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<< JMO, ABCA could do alot more to insure that only the best dogs are breed by not just recomending breeding practices but insisting on it .

for example all dogs that are to be breed must excell in open trials . >>

That would exclude many, many excellent working dogs who earn their keep on farms and ranches but whose owners don't trial them. Don't have the time, don't have the money, don't have the interest. Do we really want to kick them out of our registry? The alternative is what we do now -- register them and also register dogs that excel in open trials and dogs that do not work that well or do not work at all.

The fundamental purpose of a registry is to maintain accurate pedigree records, so that breeders can trace and understand bloodlines and breed better border collies. Registering them all achieves this purpose, while still enabling a buyer, in the exercise of ordinary prudence, to do his own research, ask his own questions, and find a suitable dog. Refusing to register pups from dogs who haven't excelled in open trials would not achieve this purpose -- their pedigree records would cease to be available, at least through us, no matter how good they are.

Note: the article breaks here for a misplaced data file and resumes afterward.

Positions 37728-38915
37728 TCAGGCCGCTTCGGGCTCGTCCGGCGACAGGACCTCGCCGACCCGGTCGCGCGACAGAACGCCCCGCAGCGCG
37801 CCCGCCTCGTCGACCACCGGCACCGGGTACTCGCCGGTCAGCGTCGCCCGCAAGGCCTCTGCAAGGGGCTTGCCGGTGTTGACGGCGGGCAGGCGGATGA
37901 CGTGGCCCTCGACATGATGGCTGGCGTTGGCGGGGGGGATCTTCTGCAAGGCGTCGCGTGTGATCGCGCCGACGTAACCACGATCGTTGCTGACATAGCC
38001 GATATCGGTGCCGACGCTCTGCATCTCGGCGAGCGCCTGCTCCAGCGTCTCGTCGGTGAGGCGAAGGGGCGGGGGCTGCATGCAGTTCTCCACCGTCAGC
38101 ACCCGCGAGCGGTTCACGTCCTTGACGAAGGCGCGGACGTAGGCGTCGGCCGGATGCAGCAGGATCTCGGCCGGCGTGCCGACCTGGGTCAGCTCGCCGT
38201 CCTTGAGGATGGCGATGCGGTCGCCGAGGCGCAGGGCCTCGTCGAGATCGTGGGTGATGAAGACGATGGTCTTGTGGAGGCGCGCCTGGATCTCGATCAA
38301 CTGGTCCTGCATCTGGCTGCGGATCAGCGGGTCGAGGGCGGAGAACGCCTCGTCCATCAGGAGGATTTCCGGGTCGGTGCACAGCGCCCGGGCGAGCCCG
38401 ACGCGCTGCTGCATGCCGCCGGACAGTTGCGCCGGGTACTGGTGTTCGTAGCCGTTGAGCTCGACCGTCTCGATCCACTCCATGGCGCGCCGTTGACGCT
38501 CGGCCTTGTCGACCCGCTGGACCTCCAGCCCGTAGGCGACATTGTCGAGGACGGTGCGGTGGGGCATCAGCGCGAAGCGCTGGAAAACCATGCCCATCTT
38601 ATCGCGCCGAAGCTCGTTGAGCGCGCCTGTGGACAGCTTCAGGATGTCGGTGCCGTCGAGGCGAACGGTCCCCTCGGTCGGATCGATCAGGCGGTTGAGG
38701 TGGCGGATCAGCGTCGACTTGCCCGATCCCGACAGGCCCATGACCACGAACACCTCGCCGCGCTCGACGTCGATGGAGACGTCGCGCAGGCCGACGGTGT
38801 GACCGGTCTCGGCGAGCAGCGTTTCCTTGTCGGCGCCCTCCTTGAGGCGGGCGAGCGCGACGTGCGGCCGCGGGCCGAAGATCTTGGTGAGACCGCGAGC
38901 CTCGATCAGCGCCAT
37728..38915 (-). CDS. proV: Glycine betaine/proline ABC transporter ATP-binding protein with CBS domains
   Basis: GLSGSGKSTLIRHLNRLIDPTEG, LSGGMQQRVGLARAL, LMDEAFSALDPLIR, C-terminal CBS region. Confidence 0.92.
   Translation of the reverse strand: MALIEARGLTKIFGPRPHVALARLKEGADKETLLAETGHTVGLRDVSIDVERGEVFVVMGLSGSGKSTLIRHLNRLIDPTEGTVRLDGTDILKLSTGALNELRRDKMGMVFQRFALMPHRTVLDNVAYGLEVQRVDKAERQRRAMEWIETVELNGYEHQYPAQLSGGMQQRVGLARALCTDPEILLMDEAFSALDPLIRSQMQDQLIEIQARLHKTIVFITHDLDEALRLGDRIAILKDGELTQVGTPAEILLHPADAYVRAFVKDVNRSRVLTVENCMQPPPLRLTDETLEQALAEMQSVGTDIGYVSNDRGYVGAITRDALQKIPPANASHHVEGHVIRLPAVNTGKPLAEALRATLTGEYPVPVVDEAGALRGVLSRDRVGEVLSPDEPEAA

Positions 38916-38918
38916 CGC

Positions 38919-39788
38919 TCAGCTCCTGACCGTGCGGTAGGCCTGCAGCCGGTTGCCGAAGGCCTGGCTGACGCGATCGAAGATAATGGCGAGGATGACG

We cannot and do not claim that every dog we register is a good working dog. What we can and do claim is that we are the registry good working dog breeders register with, because we are dedicated to the working border collie, and therefore your chances of finding a good dog are best with us. That doesn't relieve you of doing your homework.

<< all dogs that are to be breed must . . . have full x-rays, eyes tested .No history of genetic DX >>

<< Why cant AbCA insist on seeing health records >>